A letter from Norbert Lammert, the speaker of Germany's Bundestag parliament, to parliamentarians emerged Saturday, saying talks were under way to add electric cars to the chamber's fleet of vehicles.
Following up on a report by the tabloid newspaper "Bild," the German news agency DPA said 100 middle-class vehicles would be phased in from mid-2017, when the Bundestag's contract with an existing shuttle provider ran out.
Lammert, who chairs parliament, said the Bundestag's Council of Elders had recommended that the next shuttle contract go to BwFuhrparkService.
The commercial offshoot of Germany's armed forces, with a minority 25 percent stake held by German Rail, provides passenger cars, military trucks and special vehicles such as airport tractors to move airplanes.
"Bild" quoted a Bundestag spokeswoman as saying the aim was to lower carbon exhaust emissions within the Bundestag fleet to 95 grams per kilometer by 2020 - reflecting goals discussed at December's UN climate conference in Paris.
In 2013, Chancellor Angela Merkel's government reaffirmed its goal of putting one million e-cars on Germany's roads by 2020.
VDA demands "impulse"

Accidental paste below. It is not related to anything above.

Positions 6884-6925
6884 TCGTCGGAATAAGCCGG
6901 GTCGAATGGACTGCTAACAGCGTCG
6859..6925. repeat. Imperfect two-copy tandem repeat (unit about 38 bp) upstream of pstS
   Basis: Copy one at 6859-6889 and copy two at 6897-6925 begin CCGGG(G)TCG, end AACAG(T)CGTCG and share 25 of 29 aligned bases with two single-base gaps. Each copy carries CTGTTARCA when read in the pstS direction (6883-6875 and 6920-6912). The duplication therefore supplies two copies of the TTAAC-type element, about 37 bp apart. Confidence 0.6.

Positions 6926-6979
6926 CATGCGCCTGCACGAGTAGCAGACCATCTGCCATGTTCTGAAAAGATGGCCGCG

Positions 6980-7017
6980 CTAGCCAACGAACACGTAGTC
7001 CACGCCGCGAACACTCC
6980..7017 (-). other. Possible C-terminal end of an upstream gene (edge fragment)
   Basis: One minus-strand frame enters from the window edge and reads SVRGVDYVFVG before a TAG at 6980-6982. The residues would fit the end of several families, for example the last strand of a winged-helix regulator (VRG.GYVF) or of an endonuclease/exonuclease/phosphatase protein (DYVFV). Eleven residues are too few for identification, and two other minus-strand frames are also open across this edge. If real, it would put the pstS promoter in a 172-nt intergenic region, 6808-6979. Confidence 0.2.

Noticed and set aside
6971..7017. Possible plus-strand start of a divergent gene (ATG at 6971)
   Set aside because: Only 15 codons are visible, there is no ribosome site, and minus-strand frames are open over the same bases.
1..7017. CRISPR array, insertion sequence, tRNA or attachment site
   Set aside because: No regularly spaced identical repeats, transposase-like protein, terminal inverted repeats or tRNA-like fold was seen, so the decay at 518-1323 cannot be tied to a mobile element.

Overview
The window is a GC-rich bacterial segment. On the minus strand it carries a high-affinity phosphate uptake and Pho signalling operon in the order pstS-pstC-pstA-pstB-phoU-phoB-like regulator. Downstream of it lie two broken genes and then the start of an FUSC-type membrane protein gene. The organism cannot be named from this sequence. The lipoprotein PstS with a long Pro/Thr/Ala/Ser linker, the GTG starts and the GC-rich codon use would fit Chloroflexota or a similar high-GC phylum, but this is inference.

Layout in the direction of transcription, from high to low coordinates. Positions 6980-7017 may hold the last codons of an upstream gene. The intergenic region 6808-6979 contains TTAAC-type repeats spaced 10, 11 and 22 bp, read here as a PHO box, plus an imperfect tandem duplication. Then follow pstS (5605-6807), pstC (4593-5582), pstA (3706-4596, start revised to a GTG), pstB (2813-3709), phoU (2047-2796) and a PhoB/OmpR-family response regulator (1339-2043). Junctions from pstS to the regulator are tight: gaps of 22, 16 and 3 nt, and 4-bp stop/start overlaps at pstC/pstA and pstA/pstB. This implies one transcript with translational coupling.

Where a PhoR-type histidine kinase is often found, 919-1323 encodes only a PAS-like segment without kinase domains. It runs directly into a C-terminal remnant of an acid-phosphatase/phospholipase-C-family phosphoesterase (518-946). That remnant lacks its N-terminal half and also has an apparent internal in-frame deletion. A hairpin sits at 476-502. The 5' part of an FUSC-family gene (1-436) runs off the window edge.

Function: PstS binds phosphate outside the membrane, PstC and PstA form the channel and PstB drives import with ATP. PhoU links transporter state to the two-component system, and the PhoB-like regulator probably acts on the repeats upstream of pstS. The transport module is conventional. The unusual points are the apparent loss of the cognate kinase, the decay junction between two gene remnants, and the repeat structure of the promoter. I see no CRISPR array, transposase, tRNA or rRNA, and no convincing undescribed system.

On Friday, Germany's VDA automobile federation demanded a massive federal government "impulse" for electric mobility, declaring that financial state incentives were needed to persuade consumers to switch to buying e-vehicles en masse.
VDA president Matthias Wissmann, a former German transport minister, said it was "high time" that Germany offered car buyers incentives that could range from a tax benefit to a direct subsidized premium on purchase.
The news magazine Der Spiegel reported Friday that the sum of 5,000 euros ($5400) per new vehicles suggested by Social Democrat vice chancellor Sigmar Gabriel was being discussed within industry and government circles.
Direct premium rejected
A direct premium for buyers has already been rejected by German finance minister Wolfgang Schäuble.
Follow conservative and Bundestag budget committee spokesman Eckhardt Rehberg said: "The automobile industry has already earned billions in recent years and is economically strong enough so that it doesn't have to be supported by the taxpaper."
Demand for electric vehicles is still meager in Germany. Of the 3.2 million new passenger cars registered last year, only 12,363 were electric cars.
Disincentives range from relatively high prices for e-vehicles, their relative low kilometer range compared to a fully-tanked fossil-fuel vehicle and insufficient locations for charging car batteries.
"The current 5,600 public charging locations are far too few," said the VDA's Wissmann compared to the figure of 16,000 being discussed by the government.
Top level talks on the issue are scheduled for next Tuesday between Chancellor Angela Merkel and the heads of three automakers, Volkswagen, Daimler and BMW, according to Der Spiegel.
ipj/bw (dpa, epd)